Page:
Soft Skills are the New Hard Skills

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Employers and educators frequently distinguish between hard and soft skills without really defining either one.

Reading between the lines, hard skills are generally perceived to be job-specific, like an auto mechanic diagnosing an engine problem or a dentist filling a cavity.

Soft skills tend to be those attributes common across most jobs and are comprised of interpersonal characteristics that affect interpersonal outcomes and/or affect self-management.

Most employers agree that soft skills are harder to find in the applicant pool, or that they are harder to test for during hiring.  At jobZology®, we’re frequently asked if we assess soft skills.

Implicit in these discussions is that hard skills are, ummm, harder than soft skills. If hard skills are more difficult to acquire, then why do so many organizations find so-called soft skills more difficult to test for?

My title implies that it is really the “soft skills” that are not only hard to find but hard to develop.  To make this point, I’ll first better distinguish between hard and soft skills in the workplace, link labeling to how skills are acquired, distinguish two types of soft skills, and then offer some suggestions on how organizations can build a workforce of “soft-skilled” employees.

Hard v. Soft Skills

Not only are hard skills job specific, but they are the focus of both many higher education and vocational training programs.  Students who complete a training program to be a dental hygienist develop skills in performing diagnostic and panoramic x-ray, administering Novocain, and using dental equipment to remove plaque, tartar, and bacteria.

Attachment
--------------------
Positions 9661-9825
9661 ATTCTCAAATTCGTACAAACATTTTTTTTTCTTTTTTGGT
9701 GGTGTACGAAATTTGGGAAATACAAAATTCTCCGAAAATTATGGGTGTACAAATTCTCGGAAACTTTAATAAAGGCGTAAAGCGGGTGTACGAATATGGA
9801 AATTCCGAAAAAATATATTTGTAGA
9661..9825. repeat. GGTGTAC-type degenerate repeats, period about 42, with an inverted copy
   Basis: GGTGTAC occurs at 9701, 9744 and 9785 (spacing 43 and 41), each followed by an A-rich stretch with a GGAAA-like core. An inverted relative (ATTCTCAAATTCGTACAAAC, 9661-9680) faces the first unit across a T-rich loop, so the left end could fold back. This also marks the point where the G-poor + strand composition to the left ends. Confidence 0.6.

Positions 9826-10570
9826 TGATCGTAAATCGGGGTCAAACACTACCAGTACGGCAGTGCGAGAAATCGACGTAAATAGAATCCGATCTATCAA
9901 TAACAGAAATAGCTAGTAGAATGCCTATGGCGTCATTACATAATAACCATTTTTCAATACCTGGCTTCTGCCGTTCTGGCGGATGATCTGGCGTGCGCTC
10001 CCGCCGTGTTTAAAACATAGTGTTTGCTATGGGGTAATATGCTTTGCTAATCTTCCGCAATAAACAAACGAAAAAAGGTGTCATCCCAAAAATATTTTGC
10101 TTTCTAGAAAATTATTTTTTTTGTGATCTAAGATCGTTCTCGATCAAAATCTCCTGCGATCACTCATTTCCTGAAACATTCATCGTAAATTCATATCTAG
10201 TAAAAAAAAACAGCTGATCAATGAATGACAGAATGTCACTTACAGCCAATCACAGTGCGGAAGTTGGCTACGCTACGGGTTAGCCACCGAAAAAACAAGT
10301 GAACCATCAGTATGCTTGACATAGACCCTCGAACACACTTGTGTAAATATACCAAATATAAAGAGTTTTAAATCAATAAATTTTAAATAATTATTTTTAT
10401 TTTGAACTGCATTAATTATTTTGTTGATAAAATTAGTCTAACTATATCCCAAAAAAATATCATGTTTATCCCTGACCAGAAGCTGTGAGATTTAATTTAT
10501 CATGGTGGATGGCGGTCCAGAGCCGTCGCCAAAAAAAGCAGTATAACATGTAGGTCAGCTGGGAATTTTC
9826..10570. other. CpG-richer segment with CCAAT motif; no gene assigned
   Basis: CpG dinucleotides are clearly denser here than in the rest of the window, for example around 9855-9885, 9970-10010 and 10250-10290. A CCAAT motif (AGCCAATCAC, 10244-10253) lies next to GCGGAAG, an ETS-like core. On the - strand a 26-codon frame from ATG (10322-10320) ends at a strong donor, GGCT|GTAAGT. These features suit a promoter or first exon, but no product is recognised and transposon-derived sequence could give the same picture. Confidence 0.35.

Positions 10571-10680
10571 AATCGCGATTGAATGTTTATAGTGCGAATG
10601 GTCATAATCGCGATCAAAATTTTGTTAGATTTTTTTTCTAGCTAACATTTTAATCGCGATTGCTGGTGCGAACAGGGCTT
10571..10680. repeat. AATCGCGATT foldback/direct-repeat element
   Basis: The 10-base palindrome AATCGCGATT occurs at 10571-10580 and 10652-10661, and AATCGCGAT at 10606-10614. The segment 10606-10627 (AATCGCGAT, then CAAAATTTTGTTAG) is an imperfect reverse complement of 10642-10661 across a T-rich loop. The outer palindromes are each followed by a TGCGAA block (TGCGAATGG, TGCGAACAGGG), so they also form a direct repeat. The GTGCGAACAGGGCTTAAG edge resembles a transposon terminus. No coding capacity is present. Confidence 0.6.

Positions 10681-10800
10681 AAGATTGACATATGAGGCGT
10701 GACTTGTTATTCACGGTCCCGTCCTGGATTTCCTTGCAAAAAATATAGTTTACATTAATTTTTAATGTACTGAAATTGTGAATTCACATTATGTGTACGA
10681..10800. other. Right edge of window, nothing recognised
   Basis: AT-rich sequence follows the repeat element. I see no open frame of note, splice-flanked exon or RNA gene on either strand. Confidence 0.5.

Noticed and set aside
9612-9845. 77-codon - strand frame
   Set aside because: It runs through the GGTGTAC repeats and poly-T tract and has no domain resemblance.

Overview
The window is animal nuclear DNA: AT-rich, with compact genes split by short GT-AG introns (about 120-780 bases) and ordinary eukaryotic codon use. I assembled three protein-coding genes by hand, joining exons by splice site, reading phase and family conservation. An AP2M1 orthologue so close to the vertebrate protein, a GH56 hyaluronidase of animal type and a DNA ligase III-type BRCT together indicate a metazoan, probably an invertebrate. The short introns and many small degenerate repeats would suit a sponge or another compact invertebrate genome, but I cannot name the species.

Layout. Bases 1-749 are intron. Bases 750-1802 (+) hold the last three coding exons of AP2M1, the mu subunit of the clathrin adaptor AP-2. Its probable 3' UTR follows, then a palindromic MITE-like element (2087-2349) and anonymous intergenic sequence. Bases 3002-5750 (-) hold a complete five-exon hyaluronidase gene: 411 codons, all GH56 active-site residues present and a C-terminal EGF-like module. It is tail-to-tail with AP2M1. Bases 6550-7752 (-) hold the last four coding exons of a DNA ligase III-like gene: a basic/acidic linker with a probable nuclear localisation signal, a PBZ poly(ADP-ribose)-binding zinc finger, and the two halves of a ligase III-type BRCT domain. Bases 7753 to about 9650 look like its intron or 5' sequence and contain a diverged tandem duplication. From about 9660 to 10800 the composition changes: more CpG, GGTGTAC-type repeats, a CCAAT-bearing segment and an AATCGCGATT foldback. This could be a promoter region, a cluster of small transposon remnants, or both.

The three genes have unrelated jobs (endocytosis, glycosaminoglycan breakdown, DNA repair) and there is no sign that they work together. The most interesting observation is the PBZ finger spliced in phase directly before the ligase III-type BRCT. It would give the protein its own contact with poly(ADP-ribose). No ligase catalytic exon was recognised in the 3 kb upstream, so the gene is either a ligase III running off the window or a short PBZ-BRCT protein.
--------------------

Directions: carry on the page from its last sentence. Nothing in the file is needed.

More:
Not only can a badge, degree, or certificate provide some evidence of mastery of these skills, but they can be confirmed through a pre-hire assessment

Note that we can also confirm soft skills through pre-hire assessments. Just as we could have applicants demonstrate how they would administer Novocain, we could ask them to demonstrate how they would reassure a nervous patient before giving the injection.

The line between hard and soft skills is blurred in other ways.  Try this exercise before reading further.  Use your favorite search engine and look for “technical skills for engineers.”  Go ahead, I’ll wait.

As you go down the top entries, it will be very likely that along with skills such as computer modeling and mathematical computing, you’ll see:  Communication skills, teamwork skills, leadership, project management, critical thinking and problem-solving. Wait, aren’t those soft skills?

My sense is in addition to “this job” v. “all jobs,” the difference between hard and soft skills is that the latter are rarely the focus of specific education and training programs.  You can major in dental hygiene or mechanical engineering; it’s hard to major critical thinking and problem-solving.

That said, you may know that there have been many major efforts to identify critical “21st century skills” (which include communication, critical thinking, etc.) and integrate them into both primary and secondary education platforms (e.g., P21 and NEA). As a result of not being a primary area of academic study, soft skills have acquired the reputation as being less trainable, less critical to job success, and, well, softer.